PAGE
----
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Using a Filtered Index to Enforce Filtered Uniqueness

One of the advantages and uses of Filtered Indexes (introduced with SQL Server 2008) is to provide filtered uniqueness. Obviously this has some implications, so please understand what you're trying to accomplish.

In the below example, we have a compound natural key of the two fields key1 and key2.  The field bit1 is not a member of the natural key, but does inform us as to some table usage. Perhaps bit1 indicates that this record is Active (1) or Inactive (0), or whether the data is Confirmed (1) or Unconfirmed (0), or Deleted (0) or Not Deleted (1).

In any case, we only want to enforce uniqueness for when bit1 = 1, which indicates:
  1. This value is regularly filtered for use where bit1 = 1
  2. We don't care whether there are duplicate records for when bit1 = 0.
In this way, you could "deactivate" (in business terms) a record by setting bit1 = 0, without violating your natural key's uniqueness on (key1, key2).
drop table dbo.tabletestdups 
go
create table dbo.tabletestdups
( key1 int not null
, key2 int not null
, bit1 bit not null
)
go
create unique nonclustered index idx_nc_u_f_tabletestdups_key1_key2_bit1 on dbo.tabletestdups (key1, key2, bit1)
go
insert into dbo.tabletestdups (key1, key2, bit1) values (1,1,1) --succeed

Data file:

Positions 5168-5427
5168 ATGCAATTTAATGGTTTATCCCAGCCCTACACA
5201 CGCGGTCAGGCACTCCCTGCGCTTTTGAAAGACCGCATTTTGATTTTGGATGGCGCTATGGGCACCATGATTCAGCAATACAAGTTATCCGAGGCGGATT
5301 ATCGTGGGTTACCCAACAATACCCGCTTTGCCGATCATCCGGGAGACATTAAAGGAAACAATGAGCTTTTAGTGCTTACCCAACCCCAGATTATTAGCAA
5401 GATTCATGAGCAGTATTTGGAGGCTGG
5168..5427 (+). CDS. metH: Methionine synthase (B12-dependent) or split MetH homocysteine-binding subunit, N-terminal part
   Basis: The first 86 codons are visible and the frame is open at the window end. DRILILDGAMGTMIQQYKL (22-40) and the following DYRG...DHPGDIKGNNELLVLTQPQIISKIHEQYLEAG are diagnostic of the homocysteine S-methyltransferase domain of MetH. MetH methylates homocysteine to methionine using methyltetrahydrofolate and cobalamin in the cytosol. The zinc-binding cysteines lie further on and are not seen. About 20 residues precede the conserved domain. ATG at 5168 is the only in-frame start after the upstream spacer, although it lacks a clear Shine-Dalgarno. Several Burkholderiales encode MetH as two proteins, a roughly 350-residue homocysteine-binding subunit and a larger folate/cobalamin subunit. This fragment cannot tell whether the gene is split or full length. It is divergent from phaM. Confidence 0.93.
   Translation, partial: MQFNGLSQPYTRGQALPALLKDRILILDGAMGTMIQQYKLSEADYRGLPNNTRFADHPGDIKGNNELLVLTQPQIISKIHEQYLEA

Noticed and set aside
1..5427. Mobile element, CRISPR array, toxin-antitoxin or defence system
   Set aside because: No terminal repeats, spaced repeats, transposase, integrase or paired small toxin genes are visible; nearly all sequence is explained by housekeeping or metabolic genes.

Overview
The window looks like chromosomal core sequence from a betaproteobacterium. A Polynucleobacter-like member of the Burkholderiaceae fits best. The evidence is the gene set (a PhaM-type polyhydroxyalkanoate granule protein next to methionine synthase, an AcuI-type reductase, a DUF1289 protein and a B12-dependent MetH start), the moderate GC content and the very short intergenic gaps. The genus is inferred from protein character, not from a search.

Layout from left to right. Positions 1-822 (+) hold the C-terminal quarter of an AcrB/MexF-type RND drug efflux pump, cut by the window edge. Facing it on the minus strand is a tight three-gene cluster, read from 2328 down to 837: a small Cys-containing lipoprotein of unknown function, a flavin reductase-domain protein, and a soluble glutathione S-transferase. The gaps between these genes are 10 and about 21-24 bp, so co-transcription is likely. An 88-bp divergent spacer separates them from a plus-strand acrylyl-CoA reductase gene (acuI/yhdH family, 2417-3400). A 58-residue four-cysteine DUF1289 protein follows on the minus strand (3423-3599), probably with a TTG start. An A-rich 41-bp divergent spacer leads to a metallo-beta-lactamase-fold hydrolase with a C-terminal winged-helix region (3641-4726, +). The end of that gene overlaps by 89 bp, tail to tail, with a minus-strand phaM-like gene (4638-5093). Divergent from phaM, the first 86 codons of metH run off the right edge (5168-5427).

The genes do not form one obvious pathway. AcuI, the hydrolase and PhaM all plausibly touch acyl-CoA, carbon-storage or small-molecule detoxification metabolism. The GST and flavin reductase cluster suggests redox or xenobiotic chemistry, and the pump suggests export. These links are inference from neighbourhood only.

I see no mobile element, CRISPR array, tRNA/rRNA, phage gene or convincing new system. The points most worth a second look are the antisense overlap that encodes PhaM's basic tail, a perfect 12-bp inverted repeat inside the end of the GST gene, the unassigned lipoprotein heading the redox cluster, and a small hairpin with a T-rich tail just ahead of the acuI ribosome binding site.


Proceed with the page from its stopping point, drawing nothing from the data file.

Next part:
insert into dbo.tabletestdups (key1, key2, bit1) values (2,2,1) --succeed
insert into dbo.tabletestdups (key1, key2, bit1) values (3,3,1) --succeed
insert into dbo.tabletestdups (key1, key2, bit1) values (1,1,0) --succeed
insert into dbo.tabletestdups (key1, key2, bit1) values (2,2,0) --succeed
insert into dbo.tabletestdups (key1, key2, bit1) values (3,3,0) --succeed
go
insert into dbo.tabletestdups (key1, key2, bit1) values (1,1,1) --fails
go
insert into dbo.tabletestdups (key1, key2, bit1) values (1,1,0) --fails
go
drop index idx_nc_u_f_tabletestdups_key1_key2_bit1 on dbo.tabletestdups
go
create unique nonclustered index idx_nc_u_f_tabletestdups_key1_key2_bit1 on dbo.tabletestdups (key1, key2, bit1) WHERE bit1 = 1 --Note the important WHERE clause here at the end of the index.
go
insert into dbo.tabletestdups (key1, key2, bit1) values (1,1,1) --fails
go
insert into dbo.tabletestdups (key1, key2, bit1) values (1,1,0) --succeeds because the unique constraint only enforces bit1 = 1.
go
select * from dbo.tabletestdups











Note that rows 4 and 7 have allowed duplicate combination of key1 =1, key2= 1 and bit1 = 0, but that previous attempts to insert a duplicate combination of key1 =1, key2= 1 and bit1 = 1 failed.

Filtered indexes also provide some powerful tuning and storage advantages for commonly-accessed search predicates, with some caveats. Here is an excellent article explaining the caveats: http://blogs.msdn.com/b/timchapman/archive/2012/08/27/the-drawback-of-using-filtered-indexes.aspx

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